For the past few weeks, I’ve been getting lots of requests from readers who need some help developing a strength-focused bodyweight fitness program. I decided to organize some of my best tips into a post…
Intensity and Strength
The word intensity requires a different definition for each goal that you choose. The only, generally accepted, universal definition for intensity has to do with focus and strength. How hard do you go?
For weight training, intensity can be defined by the percentage of your one repetition maximum that you lift. 90% of your one repetition for 2 repetitions is more intense than 75% for 2 repetitions.
We can employ a very similar approach to bodyweight training. The tricky part is choosing movements that you are unable to perform. That’s how you get stronger.
If you can do 10 pullups, and are trying to get up to 20 pullups, that is not maximal strength development. This is strength endurance. You’re telling me that you already have enough body control to perform lots of pullups.
Practice Makes Perfect
If you want to get stronger, you have to perform the movement as often as possible. Training a movement once a week is not going to cut it. If you look at the best athletes out there, they practice their craft for hours on end on a daily basis.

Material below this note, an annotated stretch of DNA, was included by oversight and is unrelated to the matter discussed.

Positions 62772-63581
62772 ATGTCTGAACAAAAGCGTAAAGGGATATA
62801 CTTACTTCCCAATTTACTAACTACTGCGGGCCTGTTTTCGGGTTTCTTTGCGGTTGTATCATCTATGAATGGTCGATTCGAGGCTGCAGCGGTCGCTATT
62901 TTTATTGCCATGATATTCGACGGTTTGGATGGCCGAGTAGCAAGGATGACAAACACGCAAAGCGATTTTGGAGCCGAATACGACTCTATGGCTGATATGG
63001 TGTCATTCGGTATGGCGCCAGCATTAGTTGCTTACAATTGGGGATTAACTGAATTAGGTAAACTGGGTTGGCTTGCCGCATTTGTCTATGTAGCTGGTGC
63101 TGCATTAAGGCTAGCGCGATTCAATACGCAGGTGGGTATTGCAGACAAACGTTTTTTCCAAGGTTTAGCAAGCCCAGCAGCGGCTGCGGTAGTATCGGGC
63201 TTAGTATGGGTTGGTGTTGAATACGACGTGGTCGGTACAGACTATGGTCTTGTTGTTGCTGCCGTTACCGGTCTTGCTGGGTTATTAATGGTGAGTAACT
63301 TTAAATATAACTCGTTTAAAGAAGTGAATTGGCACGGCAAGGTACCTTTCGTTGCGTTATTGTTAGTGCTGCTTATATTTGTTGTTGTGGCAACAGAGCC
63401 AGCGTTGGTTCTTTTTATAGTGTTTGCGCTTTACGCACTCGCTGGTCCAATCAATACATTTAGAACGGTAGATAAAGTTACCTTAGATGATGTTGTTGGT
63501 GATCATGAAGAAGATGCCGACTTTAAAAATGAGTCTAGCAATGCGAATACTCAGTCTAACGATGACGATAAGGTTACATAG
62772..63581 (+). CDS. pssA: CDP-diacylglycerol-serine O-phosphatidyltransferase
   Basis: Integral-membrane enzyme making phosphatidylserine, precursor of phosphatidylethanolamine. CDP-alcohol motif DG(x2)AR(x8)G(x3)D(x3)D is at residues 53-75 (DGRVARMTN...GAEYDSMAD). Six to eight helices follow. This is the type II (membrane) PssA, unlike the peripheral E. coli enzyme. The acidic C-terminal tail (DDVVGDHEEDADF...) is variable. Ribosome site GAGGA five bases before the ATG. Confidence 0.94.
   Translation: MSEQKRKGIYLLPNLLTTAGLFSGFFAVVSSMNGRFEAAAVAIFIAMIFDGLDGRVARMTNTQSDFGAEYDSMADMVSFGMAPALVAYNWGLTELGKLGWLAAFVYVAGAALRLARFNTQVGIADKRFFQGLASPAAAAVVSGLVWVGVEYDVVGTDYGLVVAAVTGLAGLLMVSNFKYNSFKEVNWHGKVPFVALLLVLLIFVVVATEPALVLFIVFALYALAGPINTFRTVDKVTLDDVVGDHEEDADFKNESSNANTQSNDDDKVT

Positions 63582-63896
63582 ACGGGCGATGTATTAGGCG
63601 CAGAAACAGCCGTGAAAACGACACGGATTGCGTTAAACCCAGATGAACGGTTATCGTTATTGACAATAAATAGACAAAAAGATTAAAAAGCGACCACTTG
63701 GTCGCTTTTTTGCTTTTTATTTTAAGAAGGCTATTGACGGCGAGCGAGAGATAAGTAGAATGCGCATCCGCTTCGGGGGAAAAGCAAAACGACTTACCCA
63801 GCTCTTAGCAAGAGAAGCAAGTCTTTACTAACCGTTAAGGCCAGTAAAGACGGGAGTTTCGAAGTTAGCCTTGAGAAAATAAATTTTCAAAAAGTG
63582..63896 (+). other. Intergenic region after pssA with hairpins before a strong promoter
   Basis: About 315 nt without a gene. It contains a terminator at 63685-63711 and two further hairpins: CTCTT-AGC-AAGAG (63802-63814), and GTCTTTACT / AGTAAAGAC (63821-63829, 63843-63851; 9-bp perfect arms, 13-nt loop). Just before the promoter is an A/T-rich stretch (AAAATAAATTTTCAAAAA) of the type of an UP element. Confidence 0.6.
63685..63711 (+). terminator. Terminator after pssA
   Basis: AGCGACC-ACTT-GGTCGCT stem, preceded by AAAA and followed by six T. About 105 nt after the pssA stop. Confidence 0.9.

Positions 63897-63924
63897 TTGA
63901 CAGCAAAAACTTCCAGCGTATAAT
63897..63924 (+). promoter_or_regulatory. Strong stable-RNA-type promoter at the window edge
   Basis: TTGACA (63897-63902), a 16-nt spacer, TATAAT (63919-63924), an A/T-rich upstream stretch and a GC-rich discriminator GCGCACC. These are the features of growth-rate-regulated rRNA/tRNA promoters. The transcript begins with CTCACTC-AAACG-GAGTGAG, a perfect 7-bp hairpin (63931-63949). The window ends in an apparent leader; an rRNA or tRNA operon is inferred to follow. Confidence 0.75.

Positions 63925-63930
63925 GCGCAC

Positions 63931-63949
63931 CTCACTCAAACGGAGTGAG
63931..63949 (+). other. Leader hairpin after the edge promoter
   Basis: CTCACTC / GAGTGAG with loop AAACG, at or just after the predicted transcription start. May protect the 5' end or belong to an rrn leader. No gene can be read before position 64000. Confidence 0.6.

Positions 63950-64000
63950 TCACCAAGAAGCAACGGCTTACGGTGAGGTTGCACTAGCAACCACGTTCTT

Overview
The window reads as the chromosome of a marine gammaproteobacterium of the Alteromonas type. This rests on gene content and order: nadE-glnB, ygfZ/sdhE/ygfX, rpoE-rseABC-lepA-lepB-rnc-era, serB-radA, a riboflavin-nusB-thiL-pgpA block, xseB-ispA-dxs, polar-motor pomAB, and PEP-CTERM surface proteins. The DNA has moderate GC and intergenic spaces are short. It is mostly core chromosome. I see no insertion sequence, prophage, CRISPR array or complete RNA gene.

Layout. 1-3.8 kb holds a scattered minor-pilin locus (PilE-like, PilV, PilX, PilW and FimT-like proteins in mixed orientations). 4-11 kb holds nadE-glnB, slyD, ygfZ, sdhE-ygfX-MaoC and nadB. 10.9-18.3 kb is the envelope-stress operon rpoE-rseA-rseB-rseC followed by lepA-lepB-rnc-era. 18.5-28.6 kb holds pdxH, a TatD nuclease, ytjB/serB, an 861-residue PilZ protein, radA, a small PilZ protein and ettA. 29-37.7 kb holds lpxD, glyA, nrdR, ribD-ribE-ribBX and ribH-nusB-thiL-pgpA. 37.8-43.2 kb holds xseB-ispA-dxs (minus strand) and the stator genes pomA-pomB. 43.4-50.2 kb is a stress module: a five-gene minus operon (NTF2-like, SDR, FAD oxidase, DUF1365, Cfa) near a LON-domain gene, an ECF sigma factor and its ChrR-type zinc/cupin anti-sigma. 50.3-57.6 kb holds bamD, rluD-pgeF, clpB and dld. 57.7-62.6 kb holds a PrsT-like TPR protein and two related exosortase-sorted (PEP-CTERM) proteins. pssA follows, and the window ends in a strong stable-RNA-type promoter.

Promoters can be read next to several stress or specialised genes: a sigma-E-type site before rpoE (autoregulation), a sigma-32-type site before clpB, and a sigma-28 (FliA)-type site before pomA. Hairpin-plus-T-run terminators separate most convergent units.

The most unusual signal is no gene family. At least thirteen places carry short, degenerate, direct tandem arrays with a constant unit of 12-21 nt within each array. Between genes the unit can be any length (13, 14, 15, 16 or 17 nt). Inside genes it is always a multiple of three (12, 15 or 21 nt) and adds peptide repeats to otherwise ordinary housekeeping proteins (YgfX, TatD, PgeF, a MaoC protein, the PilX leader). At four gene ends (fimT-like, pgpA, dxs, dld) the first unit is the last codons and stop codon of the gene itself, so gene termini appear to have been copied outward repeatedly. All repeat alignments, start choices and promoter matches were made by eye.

You do not need to train for hours on end to improve your strength levels. However, you do need to take a very similar approach. For example, if you’re training 5 days a week, 20 minutes a day, devote 3 of those days to your strength exercises.
Here are some potential ways you can organize your 10 minute strength session:
Method One: Straight or Super Sets
- Perform 10 sets of 1 repetition (or half a repetition, any range of motion you can perform), with 45 seconds of rest in between.
- For Super Sets, perform the first exercise, rest 45 seconds, then perform the second exercise.
Method Two: Max Reps for Time
- Set a timer for 10 minutes, and pump out as many repetitions of a movement as possible.
- Strive to perform at least one repetition on your next workout.
Cardio during a Strength Cycle
I’m not a huge fan of cardio as it is, however it’s very easy to gain fat during a strength or mass gain cycle. Hence, if you choose to do cardio, make sure it’s “fast” cardio. The following are examples of fast cardio:
- Jump Roping (stick to tricks like double unders and cross overs)
- Sledge Hammer Swings
Strength work requires lots of fast twitch muscle fiber activation. When you start steady state cardio during a strength cycle, you confuse your body, since slow jogging uses slow twitch muscle fibers. If your one and only true goal is to improve your strength levels, then stay away from steady state cardio until the cycle is complete.
Use these point to improve your strength levels for pullups, pushups, squats, or any other bodyweight exercises you need to work on.